No matter whether in West Africa or Switzerland – the future belongs to us young people? But what future are we talking about? Our circumstances and prospects couldn’t be more different. Nonetheless, we have a lot in common: We’re in the process of reaching adulthood, trying to find our place in society and shape our own future. Our dreams oscillate between euphoria and apathy, hope and reality – we’ve given them expression in words and images at the Museum der Kulturen Basel for you to view and talk about.
Collecting and Showcasing Europe
November 20, 2015 – September 4, 2016
It was an ambitious task the fledgling Museum of Ethnology (today's Museum der Kulturen) set itself when it opened its European department in 1904. The idea was to systematically collect and document peasant artefacts from all parts of Europe. For its time this pan-European focus was a groundbreaking approach.
The European department has remained true to its principle of not only assembling collections from rural Switzerland ever since, although the curators realized from the start that covering the whole gamut of European cultural artefacts in the collections was practically out of the question. Also very early on they decided not to limit themselves to peasant and pre-industrial artefacts.
The exhibition Tallies, Pots and Costumes presents a rich array of European folk culture, focussing not only on the artefacts but also on the people who helped to build up the collections from 1904 onward. It not only allows for national comparison, the objects also provide "wondrous” accounts of the creativity of our forebears, everyday culture, work and belief, the old way of life, and moments of joy as well as grief.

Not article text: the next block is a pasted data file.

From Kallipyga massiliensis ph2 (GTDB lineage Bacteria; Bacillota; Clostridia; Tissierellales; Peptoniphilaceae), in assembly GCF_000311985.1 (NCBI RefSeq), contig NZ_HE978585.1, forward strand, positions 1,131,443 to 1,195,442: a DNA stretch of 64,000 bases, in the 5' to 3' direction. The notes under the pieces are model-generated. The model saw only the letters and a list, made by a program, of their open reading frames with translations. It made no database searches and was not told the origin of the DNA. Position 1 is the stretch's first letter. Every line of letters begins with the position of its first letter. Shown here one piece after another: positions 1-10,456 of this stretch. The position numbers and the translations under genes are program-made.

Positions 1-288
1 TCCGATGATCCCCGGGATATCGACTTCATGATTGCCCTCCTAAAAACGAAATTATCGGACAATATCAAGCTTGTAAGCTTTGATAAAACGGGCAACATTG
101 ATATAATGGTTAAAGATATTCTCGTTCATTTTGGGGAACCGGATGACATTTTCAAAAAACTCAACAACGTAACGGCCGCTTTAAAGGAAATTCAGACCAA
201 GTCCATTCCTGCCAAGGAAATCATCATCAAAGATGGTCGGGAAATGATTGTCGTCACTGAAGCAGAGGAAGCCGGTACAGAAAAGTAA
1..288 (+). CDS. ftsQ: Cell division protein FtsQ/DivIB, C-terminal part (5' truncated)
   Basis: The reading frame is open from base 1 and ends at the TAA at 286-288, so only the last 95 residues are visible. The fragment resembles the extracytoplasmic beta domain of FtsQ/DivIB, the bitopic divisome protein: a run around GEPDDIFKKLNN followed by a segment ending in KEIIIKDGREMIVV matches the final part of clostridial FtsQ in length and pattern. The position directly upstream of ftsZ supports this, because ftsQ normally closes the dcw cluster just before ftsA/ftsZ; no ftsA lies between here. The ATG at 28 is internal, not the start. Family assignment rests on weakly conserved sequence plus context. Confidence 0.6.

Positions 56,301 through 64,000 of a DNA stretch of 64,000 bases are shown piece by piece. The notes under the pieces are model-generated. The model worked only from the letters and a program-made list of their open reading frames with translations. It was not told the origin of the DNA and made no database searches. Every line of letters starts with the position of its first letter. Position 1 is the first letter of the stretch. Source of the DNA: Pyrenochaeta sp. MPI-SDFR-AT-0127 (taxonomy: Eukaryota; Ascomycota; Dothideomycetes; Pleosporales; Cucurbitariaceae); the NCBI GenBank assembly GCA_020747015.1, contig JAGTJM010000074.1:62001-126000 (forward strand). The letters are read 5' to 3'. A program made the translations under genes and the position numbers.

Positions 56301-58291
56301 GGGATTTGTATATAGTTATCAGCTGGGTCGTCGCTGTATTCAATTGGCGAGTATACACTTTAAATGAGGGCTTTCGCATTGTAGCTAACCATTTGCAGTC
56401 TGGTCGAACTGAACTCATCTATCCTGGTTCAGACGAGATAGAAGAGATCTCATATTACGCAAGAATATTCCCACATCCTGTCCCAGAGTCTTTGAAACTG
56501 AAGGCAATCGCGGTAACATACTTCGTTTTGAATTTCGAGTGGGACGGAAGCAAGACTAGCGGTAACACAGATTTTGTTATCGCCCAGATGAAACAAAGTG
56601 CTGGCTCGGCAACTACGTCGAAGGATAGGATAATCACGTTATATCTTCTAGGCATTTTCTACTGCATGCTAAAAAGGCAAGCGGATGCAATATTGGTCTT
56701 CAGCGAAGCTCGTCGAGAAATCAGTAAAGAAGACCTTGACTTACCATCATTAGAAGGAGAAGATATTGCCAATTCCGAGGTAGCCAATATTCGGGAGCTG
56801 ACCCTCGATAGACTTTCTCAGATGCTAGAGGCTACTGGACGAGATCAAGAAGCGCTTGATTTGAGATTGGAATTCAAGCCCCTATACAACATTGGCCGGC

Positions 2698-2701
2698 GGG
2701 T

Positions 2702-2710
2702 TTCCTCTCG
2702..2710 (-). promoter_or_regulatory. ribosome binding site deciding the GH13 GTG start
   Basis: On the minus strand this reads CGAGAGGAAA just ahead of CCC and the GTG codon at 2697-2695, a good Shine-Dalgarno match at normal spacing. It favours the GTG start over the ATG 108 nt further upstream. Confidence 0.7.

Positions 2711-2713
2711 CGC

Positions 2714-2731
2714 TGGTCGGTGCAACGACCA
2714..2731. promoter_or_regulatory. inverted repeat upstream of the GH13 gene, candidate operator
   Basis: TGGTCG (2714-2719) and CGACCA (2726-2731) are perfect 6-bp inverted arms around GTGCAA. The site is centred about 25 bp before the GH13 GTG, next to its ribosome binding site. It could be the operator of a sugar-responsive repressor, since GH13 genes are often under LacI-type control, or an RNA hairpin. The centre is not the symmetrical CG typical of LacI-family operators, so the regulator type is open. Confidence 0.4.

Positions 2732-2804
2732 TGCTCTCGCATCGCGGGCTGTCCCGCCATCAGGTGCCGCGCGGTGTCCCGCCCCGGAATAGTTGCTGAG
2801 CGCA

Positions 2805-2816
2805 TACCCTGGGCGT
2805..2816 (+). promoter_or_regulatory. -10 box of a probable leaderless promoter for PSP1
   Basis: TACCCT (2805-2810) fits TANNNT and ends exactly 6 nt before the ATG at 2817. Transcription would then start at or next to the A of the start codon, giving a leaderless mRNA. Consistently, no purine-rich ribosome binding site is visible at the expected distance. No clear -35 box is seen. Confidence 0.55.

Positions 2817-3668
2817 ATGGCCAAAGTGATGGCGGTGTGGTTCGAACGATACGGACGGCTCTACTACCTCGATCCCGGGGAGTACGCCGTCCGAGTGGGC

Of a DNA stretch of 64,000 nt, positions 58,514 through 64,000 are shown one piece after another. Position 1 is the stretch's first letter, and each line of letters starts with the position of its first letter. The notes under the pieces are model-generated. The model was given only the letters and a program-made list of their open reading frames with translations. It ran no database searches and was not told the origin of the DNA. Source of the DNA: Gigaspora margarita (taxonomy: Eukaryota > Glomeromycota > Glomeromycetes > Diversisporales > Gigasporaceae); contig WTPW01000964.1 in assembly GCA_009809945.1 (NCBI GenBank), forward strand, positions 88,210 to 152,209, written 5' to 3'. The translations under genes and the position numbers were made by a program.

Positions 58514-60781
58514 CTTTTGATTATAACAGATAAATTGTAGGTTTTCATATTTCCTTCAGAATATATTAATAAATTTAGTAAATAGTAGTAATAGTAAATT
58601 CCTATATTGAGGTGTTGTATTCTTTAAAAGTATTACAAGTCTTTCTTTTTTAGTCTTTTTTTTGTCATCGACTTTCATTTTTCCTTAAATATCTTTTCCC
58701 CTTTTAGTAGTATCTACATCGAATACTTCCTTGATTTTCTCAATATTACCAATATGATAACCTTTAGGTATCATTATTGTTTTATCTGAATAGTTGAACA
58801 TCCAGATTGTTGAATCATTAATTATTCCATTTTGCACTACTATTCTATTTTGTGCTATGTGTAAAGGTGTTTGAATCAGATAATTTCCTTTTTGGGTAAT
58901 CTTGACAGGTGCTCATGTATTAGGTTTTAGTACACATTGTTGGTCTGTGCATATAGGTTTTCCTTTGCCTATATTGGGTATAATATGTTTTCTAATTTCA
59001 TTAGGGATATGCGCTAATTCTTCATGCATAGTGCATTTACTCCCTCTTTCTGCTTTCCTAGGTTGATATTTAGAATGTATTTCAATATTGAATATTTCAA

Sicilian Folk Culture
November 20, 2015 – January 17, 2016
Sicily is distinct, especially as far as culture is concerned. The Museum der Kulturen holds an extraordinary collection of Sicilian folk culture. Worth special mention are the large and small ceramics (incl. the cribs), the opera dei pupi (puppet figures), and the brightly coloured donkey carts, which one actually no longer finds in the streets but in all shapes and sizes as motifs on a large range of products, instead.
Among the Sicilian landscape's typical features are the extensive orange and mandarin groves. The fruits' provenance is often revealed by the wrapping paper they come in which usually features, next to the producer and the brand name, a colourful picture. The Sicilian "orange papers” serve as the ambassadors of the respective region of origin and, together with the donkey carts on which the fruits are transported, they provide an ideal starting point for a fascinating journey through Sicilian folk culture. Among other things, the Christmas exhibition makes clear how symbols of regional identity are created, reinforced and conveyed.
The Story of an unknown Alchemist
September 16, 2015 – September 20, 2015